It is a common experience—and well established experimentally—that music can engage us emotionally in a compelling manner. The mechanisms underlying these experiences are receiving increasing scrutiny. However, the extent to which other domains of aesthetic experience can similarly elicit strong emotions is unknown. Using psychophysiology, neuroimaging and behavioral responses, we show that recited poetry can act as a powerful stimulus for eliciting peak emotional responses, including chills and objectively measurable goosebumps that engage the primary reward circuitry. Importantly, while these responses to poetry are largely analogous to those found for music, their neural underpinnings show important differences, specifically with regard to the crucial role of the nucleus accumbens. We also go beyond replicating previous music-related studies by showing that peak aesthetic pleasure can co-occur with physiological markers of negative affect. Finally, the distribution of chills across the trajectory of poems provides insight into compositional principles of poetry.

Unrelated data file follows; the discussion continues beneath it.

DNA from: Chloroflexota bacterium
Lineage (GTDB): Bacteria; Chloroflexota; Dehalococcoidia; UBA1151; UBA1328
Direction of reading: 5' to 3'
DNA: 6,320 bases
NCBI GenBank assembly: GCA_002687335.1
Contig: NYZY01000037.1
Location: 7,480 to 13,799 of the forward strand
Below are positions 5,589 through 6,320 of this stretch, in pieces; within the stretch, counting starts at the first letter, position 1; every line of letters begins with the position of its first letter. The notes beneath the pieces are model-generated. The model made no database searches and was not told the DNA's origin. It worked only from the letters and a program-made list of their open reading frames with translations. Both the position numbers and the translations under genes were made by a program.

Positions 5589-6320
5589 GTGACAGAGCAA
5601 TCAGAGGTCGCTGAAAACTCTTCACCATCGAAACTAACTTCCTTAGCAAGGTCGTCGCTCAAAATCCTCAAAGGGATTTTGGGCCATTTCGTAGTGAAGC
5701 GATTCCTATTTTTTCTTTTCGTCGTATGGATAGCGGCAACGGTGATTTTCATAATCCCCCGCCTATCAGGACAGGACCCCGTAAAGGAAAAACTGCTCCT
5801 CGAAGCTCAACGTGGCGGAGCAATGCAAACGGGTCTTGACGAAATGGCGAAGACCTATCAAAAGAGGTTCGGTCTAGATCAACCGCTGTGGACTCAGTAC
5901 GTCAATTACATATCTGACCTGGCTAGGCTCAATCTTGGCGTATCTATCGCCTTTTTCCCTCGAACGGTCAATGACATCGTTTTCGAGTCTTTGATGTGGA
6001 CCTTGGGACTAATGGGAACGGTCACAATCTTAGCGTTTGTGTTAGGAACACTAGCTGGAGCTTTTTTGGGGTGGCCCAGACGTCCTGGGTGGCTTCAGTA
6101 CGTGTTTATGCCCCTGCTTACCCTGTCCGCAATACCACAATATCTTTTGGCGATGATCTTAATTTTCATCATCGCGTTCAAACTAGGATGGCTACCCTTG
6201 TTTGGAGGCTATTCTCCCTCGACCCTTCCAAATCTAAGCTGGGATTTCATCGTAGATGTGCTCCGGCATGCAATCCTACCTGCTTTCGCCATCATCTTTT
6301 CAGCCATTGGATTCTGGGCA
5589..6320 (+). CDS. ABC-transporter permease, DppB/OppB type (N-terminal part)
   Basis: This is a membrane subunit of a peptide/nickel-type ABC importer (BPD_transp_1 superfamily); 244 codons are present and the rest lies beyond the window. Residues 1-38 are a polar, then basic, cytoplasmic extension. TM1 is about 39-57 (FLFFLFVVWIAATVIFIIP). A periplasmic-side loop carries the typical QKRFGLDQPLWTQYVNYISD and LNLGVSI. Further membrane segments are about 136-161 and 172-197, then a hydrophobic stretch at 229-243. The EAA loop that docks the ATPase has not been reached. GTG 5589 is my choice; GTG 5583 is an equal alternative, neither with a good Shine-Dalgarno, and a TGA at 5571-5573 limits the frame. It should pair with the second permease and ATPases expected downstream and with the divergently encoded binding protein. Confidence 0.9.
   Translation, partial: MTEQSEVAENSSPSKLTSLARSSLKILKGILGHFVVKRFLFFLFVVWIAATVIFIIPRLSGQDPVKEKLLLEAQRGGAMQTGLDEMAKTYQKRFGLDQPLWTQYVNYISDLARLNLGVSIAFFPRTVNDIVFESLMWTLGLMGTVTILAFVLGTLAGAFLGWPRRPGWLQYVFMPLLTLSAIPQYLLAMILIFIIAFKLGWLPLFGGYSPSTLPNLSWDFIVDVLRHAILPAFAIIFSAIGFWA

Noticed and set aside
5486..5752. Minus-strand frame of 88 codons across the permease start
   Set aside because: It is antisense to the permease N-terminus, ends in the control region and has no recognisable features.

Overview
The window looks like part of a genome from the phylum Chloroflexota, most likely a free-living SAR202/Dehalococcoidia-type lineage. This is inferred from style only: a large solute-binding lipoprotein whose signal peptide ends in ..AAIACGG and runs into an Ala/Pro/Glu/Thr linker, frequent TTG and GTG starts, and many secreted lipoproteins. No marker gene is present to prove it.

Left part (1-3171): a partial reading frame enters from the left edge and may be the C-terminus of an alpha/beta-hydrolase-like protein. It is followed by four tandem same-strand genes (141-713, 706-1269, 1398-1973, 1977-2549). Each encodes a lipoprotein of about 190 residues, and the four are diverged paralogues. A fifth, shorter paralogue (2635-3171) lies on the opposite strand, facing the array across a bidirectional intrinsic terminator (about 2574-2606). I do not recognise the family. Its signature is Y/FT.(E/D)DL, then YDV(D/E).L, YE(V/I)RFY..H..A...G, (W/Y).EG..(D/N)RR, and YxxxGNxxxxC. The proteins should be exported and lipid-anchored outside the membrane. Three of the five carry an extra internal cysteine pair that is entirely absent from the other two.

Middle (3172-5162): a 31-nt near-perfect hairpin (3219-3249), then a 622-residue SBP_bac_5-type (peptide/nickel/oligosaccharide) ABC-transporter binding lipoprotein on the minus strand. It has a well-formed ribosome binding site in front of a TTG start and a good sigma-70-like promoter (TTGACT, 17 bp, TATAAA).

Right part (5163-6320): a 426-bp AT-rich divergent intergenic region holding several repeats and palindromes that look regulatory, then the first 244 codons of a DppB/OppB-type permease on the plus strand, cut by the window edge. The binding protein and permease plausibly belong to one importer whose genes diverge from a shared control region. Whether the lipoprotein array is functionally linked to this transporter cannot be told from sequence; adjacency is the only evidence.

Thursday, October 12, 2017
Brain and body imaging of the emotional power of poetry.
By now a body of work has grown on how peak musical experiences engage the reward systems of our brains, with concomitant changes such as tingling and goosebumps triggered by our autonomic nervous systems. A colleague pointed me to this discussion by Delistraty of recent work in the journal Social Cognitive and Affective Neuroscience by Wassiliwizky et al. that extends this sort of analysis to the appreciation of poetry. I suggest you read the discussion. Here is the abstract of the work: